Clutch/Flywheel replacement guide and needed tools/hardware - Alfa Romeo Forum
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(Post Link) post #1 of 8 Old 05-01-16 Thread Starter
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Clutch/Flywheel replacement guide and needed tools/hardware

Hi All,

I'm new to this forum since I'm a relatively new alfa owner (9 months). My 2008 147 JTDm (8V, 120HP) broke down on me in Germany (8 hours away from home). It started off with difficult launches and difficult gear changes until I couldn't get it into any gear with the engine running (no problem changing gears when the car was off). There was some clutch pressure but not as much as a few days before. Either way, the car was brought to an alfa dealer who claimed that the clutch (not hydraulic system) and flywheel may need to be changed for a whopping 2400 euro (both combined, just the clutch is 1200).

Luckily my insurance covers the transport of my car to a local mechanic (I'm still trying to find one). The transport takes 3-4 weeks so I have plenty of time to figure out what to do. I'm also considering doing the job myself but I want to make sure I have as much as possible ready for the job. I have the following tools:

- small set of spanners ranging from 8-19 mm
- Ratchet set
- Small hammer
- Car lift (CERN car club)
- Compressor and impact wrench (CERN car club)

I'm pretty mechanically inclined and have done many jobs on 1987-1993 Saab 900's (clutch, power steering rack, head gasket, etc). My lack of tools comes from moving across an ocean for a temporary position.

My questions to you are:

- Is there a guide somewhere (I tried searching, and got some nice pics but not much of a description) that can give me any odd size wrenches (say a 23 mm or something). Knowing the sizes for bolts that may break would also really be helpful because I can only request the car lift for a limited time. I loved my Bentley manual for the saab but I can't find anything like it for the 147. There was this windows based thing that I never got to work (on my linux or osx boxes)...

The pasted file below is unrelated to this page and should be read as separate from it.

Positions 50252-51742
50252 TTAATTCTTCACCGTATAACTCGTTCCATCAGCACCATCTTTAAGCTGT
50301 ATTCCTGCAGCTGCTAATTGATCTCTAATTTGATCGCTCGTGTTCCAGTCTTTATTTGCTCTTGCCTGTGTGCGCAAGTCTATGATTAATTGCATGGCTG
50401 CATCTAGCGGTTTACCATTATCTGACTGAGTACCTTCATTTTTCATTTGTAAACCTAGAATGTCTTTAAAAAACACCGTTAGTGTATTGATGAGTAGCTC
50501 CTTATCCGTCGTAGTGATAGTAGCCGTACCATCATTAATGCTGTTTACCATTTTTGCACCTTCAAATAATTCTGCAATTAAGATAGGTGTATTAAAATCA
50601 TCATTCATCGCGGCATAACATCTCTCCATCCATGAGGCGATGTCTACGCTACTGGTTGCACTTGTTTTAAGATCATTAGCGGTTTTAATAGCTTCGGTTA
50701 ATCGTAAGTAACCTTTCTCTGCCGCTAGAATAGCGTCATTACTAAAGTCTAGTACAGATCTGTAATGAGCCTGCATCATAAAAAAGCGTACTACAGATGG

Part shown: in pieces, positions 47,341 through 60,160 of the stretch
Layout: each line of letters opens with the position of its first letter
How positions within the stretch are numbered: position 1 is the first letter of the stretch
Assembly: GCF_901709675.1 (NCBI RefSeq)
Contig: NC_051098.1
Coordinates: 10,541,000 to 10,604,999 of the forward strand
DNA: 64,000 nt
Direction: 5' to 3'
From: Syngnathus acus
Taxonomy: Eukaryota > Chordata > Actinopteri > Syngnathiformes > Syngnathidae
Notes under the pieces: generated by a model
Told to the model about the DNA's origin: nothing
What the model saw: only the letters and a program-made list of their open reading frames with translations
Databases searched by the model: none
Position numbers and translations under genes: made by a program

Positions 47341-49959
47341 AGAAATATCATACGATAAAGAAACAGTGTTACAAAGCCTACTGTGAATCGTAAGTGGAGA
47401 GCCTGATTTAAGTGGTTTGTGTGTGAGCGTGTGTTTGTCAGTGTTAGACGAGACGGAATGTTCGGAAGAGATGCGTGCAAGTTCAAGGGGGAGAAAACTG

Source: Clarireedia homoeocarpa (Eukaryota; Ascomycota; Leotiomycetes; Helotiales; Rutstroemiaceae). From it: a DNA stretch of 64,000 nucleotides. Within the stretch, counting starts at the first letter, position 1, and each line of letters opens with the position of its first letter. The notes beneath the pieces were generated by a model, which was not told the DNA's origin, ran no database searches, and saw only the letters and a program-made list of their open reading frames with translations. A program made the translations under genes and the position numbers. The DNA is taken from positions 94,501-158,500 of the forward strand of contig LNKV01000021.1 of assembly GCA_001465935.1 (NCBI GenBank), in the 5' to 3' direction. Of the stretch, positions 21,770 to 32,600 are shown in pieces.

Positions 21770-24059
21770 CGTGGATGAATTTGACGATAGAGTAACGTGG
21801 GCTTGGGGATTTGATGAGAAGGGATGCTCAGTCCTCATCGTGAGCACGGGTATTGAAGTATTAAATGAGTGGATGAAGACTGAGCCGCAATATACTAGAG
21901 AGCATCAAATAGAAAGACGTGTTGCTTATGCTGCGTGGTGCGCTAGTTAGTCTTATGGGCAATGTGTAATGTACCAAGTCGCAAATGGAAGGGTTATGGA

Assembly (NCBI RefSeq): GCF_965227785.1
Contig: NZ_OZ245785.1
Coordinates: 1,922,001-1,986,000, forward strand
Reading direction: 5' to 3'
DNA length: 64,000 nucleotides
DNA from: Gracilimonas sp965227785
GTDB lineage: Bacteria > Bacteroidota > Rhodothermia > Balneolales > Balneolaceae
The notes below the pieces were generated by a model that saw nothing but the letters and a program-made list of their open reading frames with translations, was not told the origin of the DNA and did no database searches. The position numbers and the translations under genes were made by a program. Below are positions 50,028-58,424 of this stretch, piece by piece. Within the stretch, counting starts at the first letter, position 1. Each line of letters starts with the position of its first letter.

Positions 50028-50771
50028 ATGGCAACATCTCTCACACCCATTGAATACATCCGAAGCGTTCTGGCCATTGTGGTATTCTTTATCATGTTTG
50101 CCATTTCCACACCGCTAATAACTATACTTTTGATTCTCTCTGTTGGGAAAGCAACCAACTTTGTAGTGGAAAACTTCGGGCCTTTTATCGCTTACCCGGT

- Does anybody know of any independent alfa mechanics near Geneva, preferably on the French side?

Apologies for the long post and thanks in advance.
muhawalter is offline  
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I did mine (at home) late last year. I bought; Original Alfa DMF, clutch kit, slave cylinder from Shop4parts for less than 500./

I had similar symptoms with bonus excessive vibration when operating the clutch. Turned out my release bearing had broken/snapped and was only supported on one side of the fork (hence vibration). The clutch and DMF were okay (120K miles) however I replaced it all as I was in there and prefer to replace items preventively and as 'complete services'. Besides, the labor alone would be worth more than the parts.

You will need more tools, ie. 36mm thin walled socket for the CV/hub nut, there are 22/23/24 nuts under there also, good circlip pliers, ball joint splitter, wooden dowel (etc) to centre align clutch plate


Wheels and half shafts out, both sides (drain box first!); 36mm, 13mm
Undo PS/Aircon pipes clip/bolted to RH subframe: 7mm?
Remove front exhaust sections: 13mm
Remove or just lower centre tunnel, you need it low at front to remove subframe bolts: 15 & 13mm
Undo Rear engine/gearbox to subframe mount (tight): lots
Subframe out (with lower wishbones, makes assembly easier later): lots
Battery and support frame out: 10mm
Slave cylinder removed from g/box (circlip pliers, I didn't need to disturb my hydraulics)
Braided gearbox ground strap off: 13mm?
Pop off gearbox cables from selector linkages on top gearbox (tight)
Remove starter motor: 13mm
Bellhousing bolts/nuts out: 17 or 19mm

I supported the engine with a crane from above, allowing me full clearance underneath to remove the box